#487: Cellphone tower moved because of illness complaints
From Sue Fusco (Canada)
Simcoe cellphone tower to be moved; Neighbours complaint of illness
Wednesday, June 07, 2006 – 01:00
Local News – Norfolk councillors have decided to get rid of a cellphone tower in the centre of Simcoe that residents say is a health risk.
After hearing from more than 20 people in an often emotional five-hour debate Tuesday, council voted to move recently installed Rogers Wireless Inc. antennae on the Simcoe water tower – even though it could cost the county an estimated $300,000.
“I’m proud to be a resident of Norfolk County,” said Dan Currie, who first raised the issue in February, shortly after the antennae were installed.
“Council was receptive and concerned about the welfare of its citizens,” said Currie, who has been unable to live in his century home on Union Street because of symptoms such as nausea, headaches, fatigue and dizziness that he says are caused by the cell tower.
“I was fine before the antennae went up and I’m fine when I’m not at home,” he told council.
Students in the senior law class at Simcoe Composite School did a survey of residents in the area – which is close to Elgin Avenue School and Norfolk General Hospital – and discovered several more residents with similar symptoms.
To date, 17 people have reported recurring illnesses since the cell tower was installed.
Staff said there’s no conclusive evidence linking radio frequency waves with illness. And they noted that the cell tower meets federal health and safety regulations in regard to exposure levels.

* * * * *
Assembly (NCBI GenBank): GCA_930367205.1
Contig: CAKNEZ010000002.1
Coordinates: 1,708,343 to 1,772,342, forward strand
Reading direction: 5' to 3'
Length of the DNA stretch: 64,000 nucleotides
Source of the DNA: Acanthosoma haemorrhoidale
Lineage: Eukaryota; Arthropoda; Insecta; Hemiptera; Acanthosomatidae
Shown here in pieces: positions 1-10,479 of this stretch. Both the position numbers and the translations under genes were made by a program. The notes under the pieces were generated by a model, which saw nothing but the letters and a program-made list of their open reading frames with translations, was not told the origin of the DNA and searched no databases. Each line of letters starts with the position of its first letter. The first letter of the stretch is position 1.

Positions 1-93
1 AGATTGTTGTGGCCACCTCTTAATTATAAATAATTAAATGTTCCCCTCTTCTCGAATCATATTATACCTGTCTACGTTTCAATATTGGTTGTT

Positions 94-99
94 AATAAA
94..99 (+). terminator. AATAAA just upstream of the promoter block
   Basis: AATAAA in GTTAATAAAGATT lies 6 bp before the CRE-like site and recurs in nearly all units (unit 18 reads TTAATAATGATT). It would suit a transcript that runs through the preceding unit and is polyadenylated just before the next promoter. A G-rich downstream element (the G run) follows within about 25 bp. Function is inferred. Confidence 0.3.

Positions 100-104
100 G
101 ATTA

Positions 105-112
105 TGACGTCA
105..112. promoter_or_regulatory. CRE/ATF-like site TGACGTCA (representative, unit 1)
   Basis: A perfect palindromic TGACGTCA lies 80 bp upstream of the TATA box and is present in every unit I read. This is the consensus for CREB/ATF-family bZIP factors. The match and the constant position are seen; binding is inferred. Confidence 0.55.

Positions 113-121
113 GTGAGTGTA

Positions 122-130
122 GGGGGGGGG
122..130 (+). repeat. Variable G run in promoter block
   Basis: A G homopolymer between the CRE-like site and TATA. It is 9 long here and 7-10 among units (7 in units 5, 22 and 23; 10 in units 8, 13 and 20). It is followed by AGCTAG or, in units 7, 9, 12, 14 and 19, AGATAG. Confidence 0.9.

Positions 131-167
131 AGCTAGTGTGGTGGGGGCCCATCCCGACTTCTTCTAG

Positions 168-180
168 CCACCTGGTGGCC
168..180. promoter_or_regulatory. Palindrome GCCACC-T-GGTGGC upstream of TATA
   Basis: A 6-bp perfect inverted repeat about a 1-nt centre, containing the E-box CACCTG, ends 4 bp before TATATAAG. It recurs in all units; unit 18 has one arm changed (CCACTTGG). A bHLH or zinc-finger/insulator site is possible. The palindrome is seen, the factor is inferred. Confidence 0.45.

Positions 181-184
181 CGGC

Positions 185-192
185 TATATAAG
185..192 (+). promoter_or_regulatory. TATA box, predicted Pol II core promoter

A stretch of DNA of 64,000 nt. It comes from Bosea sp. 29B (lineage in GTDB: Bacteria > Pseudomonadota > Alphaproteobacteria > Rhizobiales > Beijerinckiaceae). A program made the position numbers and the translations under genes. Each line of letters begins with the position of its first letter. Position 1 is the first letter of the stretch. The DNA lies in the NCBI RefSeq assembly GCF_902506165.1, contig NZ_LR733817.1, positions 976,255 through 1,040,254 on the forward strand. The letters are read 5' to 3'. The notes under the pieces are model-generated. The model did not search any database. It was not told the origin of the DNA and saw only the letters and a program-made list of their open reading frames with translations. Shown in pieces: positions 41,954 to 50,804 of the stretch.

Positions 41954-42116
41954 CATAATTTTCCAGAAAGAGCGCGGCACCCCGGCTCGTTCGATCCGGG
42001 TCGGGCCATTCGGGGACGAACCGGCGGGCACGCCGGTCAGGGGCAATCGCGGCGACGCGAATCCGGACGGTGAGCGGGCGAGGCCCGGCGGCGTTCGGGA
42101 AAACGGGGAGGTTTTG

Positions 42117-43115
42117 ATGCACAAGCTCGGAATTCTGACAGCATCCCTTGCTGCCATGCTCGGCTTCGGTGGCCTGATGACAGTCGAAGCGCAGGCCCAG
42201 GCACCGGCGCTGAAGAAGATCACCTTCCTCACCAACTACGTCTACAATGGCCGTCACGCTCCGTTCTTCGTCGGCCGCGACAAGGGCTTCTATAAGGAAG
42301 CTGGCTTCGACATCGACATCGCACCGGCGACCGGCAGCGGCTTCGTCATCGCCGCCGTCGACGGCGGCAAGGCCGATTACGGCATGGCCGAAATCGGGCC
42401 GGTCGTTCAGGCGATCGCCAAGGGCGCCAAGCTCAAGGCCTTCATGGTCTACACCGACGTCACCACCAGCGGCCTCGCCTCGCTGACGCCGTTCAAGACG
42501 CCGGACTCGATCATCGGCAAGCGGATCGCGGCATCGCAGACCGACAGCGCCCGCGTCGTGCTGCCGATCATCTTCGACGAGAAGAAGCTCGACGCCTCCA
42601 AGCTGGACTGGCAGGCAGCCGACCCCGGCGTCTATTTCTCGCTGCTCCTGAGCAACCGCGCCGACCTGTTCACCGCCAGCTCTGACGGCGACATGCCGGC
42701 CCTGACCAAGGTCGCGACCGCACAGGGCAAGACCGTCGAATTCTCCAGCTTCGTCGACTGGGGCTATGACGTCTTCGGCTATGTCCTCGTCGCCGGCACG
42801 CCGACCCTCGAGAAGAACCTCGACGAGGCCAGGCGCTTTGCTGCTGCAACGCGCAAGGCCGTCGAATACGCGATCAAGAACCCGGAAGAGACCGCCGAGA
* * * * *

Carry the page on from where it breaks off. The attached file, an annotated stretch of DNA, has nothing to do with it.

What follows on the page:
But Mayor Rita Kalmbach said she’d rather err on the side of caution when it comes to people’s health.
“When I hear people say they only get sick at home, when they’re close to the tower, I have to believe there’s something to this,” she said.
“I believe we have to do what is right and good. But it is going to cost all the people of Norfolk County considerable money.”
Just how much money isn’t clear. When Kalmbach asked a Rogers representative about the possibility of getting out of the lease before the March 31, 2008, expiry date, Jack Hills said that will be up to the company’s lawyers to decide.
He was also non-committal about the possibility that Rogers might voluntarily move its cell tower to another site.
“It’s not our policy,” he said, adding that the tower is operating within guidelines set by Health Canada and Industry Canada.
“The alleged fear can be mitigated by the guidelines.”
Hills also noted that Rogers has many other telecommunications towers that are close to hospitals and schools. Some, in fact, are on top of schools.
However, Magna Havas, an environmental scientist at Trent University, told council that Canada’s guidelines aren’t as stringent as those in other countries. She cited studies that show an increased risk of cancer, as well as symptoms such as headaches, insomnia and nausea, when people live within 400 metres of a cell tower.
“I think there’s enough evidence to cause a concern. I recommend not allowing antennae within 400 metres of schools, homes or buildings where people work.”
Havas said she is particularly concerned about the risk to students at Elgin because children are more vulnerable to developing cancer than adults.
Council directed staff to begin negotiating a way out of the lease agreement as soon as possible. County manager Bill Allcock said that process will begin this week but he’s not sure how long it will take before the cell tower finds a new home – or what the cost will be to taxpayers. He said Rogers will have to find an alternate location before the antennae can be removed.
Coun. Roger Geysens voted in favour of moving the cell tower but he warned that this might be the start of similar requests from other county residents who live near cell towers.
“I certainly don’t want to put children at risk but there’s not very many places in Norfolk County where you’re not gong to be within 400 metres of some residents.
“I think we’re asking for some very difficult times.”